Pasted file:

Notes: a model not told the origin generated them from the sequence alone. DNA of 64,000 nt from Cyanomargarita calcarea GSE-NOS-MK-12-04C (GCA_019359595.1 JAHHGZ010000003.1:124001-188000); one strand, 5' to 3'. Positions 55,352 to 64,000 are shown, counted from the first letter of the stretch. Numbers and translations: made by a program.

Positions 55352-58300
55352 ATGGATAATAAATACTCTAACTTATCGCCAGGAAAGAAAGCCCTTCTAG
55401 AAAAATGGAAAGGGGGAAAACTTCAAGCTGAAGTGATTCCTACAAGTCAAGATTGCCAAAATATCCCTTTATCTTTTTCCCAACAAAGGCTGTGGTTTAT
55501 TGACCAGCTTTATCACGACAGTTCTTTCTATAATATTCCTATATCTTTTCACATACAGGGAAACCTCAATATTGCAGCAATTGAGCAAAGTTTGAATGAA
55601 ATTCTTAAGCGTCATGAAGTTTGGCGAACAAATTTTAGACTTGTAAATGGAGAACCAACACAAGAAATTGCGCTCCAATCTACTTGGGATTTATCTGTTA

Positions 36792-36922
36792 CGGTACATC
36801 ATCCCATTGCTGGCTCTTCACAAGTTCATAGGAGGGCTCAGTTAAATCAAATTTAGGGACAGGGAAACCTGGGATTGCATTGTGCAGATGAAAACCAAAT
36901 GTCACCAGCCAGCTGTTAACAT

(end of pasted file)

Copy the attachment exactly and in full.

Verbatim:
Notes: a model not told the origin generated them from the sequence alone. DNA of 64,000 nt from Cyanomargarita calcarea GSE-NOS-MK-12-04C (GCA_019359595.1 JAHHGZ010000003.1:124001-188000); one strand, 5' to 3'. Positions 55,352 to 64,000 are shown, counted from the first letter of the stretch. Numbers and translations: made by a program.

Positions 55352-58300
55352 ATGGATAATAAATACTCTAACTTATCGCCAGGAAAGAAAGCCCTTCTAG
55401 AAAAATGGAAAGGGGGAAAACTTCAAGCTGAAGTGATTCCTACAAGTCAAGATTGCCAAAATATCCCTTTATCTTTTTCCCAACAAAGGCTGTGGTTTAT
55501 TGACCAGCTTTATCACGACAGTTCTTTCTATAATATTCCTATATCTTTTCACATACAGGGAAACCTCAATATTGCAGCAATTGAGCAAAGTTTGAATGAA
55601 ATTCTTAAGCGTCATGAAGTTTGGCGAACAAATTTTAGACTTGTAAATGGAGAACCAACACAAGAAATTGCGCTCCAATCTACTTGGGATTTATCTGTTA

Positions 36792-36922
36792 CGGTACATC
36801 ATCCCATTGCTGGCTCTTCACAAGTTCATAGGAGGGCTCAGTTAAATCAAATTTAGGGACAGGGAAACCTGGGATTGCATTGTGCAGATGAAAACCAAAT
36901 GTCACCAGCCAGCTGTTAACAT